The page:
How Nike Founder Phil Knight Turned a College Paper Into a $16.3 Billion Personal Fortune

By on December 17, 2013 in ArticlesEntertainment

It is amazing how many of the greatest inventions and innovations throughout history have occurred because someone happened to be in the right place at the right time.  Sometimes, all it took was one glance, one sentence, one connection, to change the course of history.  For Phil Knight, the co-founder and Chairman of Nike, Inc., that one moment happened when he was in a graduate school business course on small business.  The instructor, Frank Shallenberger described the qualities of an entrepreneur.  Phil Knight immediately recognized himself in his professor's description, and using the business plan he created in class, he set out to launch an empire.  He succeeded beyond his wildest dreams.  This former college track star from Oregon would go on to become one of the most powerful businessmen on the planet with a net worth of $16.3 billion!

Phil Knight - Nike Founder

Phil Knight – Nike Founder/ Steve Dykes/Getty Images

Phil Knight was born in Hillsboro, Oregon and loved running.  His father ran the local newspaper, and Phil wanted to work there.  However, his father felt that finding a job on his own would be a better experience for his son.  He refused to hire him.  In an early display of the stubbornness and tenacity that later became his hallmark, Phil Knight's solution was to seek a job at the rival local paper.  After working there each evening, he then ran home – seven miles.  He went on to attend the University of Oregon, where he lettered in middle-distance running three years in a row.  After earning his degree in Journalism, he joined the U.S. Army.  He spent a year on active duty, and seven more years in the Army Reserve.  After returning from his year of service, he was accepted to the Stanford Graduate School of Business.  It was while at Stanford that the seeds for Nike, Inc., were sown.  He wrote a business plan called, "Can Japanese Sports Shoes Do to German Sports Shoes What Japanese Cameras Did to German Cameras?".  The business plan became the outline for his first shoe business.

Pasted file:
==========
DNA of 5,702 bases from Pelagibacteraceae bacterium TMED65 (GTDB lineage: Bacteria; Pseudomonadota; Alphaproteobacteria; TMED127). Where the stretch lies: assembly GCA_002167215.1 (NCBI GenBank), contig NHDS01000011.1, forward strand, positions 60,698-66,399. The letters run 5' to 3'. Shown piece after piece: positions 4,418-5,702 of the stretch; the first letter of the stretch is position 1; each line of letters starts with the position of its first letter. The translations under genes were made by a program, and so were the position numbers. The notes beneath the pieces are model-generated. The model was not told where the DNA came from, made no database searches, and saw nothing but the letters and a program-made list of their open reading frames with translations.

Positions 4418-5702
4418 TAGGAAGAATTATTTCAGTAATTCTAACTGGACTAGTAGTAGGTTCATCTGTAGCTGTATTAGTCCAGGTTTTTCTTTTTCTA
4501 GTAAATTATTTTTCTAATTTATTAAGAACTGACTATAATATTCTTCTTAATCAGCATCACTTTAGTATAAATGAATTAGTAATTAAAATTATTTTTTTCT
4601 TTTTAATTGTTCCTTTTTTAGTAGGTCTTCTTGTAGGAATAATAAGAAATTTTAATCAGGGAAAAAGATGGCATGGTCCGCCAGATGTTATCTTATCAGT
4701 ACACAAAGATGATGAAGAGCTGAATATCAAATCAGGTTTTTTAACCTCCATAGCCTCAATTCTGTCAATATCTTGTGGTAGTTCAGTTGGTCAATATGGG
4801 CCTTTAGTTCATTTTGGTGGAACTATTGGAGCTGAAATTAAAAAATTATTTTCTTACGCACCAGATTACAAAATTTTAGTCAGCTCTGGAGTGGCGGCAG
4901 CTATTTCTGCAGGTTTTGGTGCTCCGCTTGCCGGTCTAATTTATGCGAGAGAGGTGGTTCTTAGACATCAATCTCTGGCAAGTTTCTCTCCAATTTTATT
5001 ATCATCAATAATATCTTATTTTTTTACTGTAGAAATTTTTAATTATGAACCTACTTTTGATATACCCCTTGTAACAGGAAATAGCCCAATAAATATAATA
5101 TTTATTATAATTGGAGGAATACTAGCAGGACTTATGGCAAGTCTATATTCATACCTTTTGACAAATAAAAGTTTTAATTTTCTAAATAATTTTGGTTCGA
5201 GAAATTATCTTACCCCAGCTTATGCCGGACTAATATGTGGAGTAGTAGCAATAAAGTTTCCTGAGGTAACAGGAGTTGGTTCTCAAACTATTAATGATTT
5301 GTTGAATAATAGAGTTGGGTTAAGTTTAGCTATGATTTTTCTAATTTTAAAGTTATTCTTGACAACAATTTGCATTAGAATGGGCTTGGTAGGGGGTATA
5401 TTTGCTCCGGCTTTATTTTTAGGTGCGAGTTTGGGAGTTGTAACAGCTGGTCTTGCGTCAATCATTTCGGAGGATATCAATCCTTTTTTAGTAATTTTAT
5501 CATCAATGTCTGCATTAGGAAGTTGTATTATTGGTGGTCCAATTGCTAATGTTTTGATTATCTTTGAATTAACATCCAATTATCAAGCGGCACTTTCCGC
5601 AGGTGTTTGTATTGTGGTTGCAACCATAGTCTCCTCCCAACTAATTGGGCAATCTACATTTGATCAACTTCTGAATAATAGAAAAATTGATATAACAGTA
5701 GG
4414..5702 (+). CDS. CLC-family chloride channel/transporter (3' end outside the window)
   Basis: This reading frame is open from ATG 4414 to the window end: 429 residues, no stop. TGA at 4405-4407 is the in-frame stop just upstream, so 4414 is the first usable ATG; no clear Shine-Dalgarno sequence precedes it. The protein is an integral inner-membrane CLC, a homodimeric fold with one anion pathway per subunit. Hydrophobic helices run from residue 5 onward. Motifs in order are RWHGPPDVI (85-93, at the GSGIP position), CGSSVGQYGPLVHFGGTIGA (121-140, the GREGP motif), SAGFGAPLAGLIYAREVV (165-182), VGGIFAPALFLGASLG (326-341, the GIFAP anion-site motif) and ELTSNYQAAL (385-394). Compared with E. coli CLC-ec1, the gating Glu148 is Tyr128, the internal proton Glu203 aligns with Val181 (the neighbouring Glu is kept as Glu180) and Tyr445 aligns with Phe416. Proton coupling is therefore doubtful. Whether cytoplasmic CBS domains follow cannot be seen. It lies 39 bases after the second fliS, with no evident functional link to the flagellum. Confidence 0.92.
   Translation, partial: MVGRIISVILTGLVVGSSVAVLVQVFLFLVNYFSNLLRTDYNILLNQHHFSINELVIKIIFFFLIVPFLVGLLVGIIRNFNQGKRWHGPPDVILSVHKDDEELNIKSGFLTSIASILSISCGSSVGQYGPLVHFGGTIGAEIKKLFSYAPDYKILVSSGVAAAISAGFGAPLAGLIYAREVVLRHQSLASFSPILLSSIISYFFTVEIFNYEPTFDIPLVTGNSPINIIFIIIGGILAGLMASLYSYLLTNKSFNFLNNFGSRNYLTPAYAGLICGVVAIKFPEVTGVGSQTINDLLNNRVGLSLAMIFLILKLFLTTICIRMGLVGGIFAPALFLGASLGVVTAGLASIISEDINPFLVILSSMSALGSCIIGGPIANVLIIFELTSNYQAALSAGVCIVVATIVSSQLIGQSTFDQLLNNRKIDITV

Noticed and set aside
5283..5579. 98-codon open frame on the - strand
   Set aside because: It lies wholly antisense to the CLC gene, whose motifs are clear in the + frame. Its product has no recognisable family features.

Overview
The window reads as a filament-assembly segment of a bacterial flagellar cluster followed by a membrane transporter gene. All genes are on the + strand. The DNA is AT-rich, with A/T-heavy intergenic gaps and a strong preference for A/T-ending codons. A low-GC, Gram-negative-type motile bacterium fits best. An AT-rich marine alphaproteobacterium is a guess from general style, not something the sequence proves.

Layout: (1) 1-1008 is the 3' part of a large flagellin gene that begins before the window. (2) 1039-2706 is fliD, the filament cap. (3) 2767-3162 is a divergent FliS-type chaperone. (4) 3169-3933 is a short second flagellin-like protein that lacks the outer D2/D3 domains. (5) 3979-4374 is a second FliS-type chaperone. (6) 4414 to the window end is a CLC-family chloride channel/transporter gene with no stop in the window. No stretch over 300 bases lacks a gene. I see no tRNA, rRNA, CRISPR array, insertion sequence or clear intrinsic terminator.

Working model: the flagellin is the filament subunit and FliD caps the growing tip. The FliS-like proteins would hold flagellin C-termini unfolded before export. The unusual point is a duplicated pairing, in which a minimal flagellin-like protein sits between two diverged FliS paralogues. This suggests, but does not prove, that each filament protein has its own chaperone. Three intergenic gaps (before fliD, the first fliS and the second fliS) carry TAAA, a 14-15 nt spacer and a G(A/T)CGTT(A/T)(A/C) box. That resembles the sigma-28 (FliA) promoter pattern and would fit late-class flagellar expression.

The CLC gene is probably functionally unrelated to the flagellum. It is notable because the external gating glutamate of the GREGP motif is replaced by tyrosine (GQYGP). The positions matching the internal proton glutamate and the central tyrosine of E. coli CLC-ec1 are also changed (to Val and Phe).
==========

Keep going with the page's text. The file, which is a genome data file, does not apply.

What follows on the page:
While traveling around the world post-graduation, he became very interested in Tiger Running Shoes, a brand of shoes manufactured in Kobe, Japan.  Using the same tenacity that allowed him to snag a job at the rival paper back in Hillsboro, he called the CEO of Onitsuka Co., the manufacturer of Tiger shoes.  Mr. Onitsuka agreed to meet with him, and by the end of the meeting, he had secured the distribution rights for Tiger shoes in the United States.  He spent the next year working as an accountant at Price Waterhouse and Coopers & Lybrand, while the first order of shoes were made and the export paperwork was completed.

After the shoes arrived, he put his small business savvy to the test.  First, he looked for someone to endorse his shoes.  He chose Bill Bowerman, a well-respected track and field coach at the University of Oregon.  Bill Bowerman looked the shoes over and offered to become his business partner instead, subsequently providing multiple ideas for ways to make the shoes better.  Their company, Blue Ribbon Sports, became a reality in January of 1964.  To keep overhead low, Phil Knight began selling his shoes out of his green Plymouth Valiant, traveling from track meet to track meet all over the Pacific Northwest.  Word of his awesome shoes slowly spread, and by 1969, he was able to support his family from Blue Ribbon sales alone.  Blue Ribbon needed a better name, however, and his friend, Jeff Johnston, suggested Nike – the Greek goddess of victory who is always depicted with wings.  He then turned to a local graphic arts student, named Carolyn Davidson, to create a logo for the company.  He paid her $35.  In 1971, the Nike "swoosh" designed by Ms. Davidson, became the official logo of the company.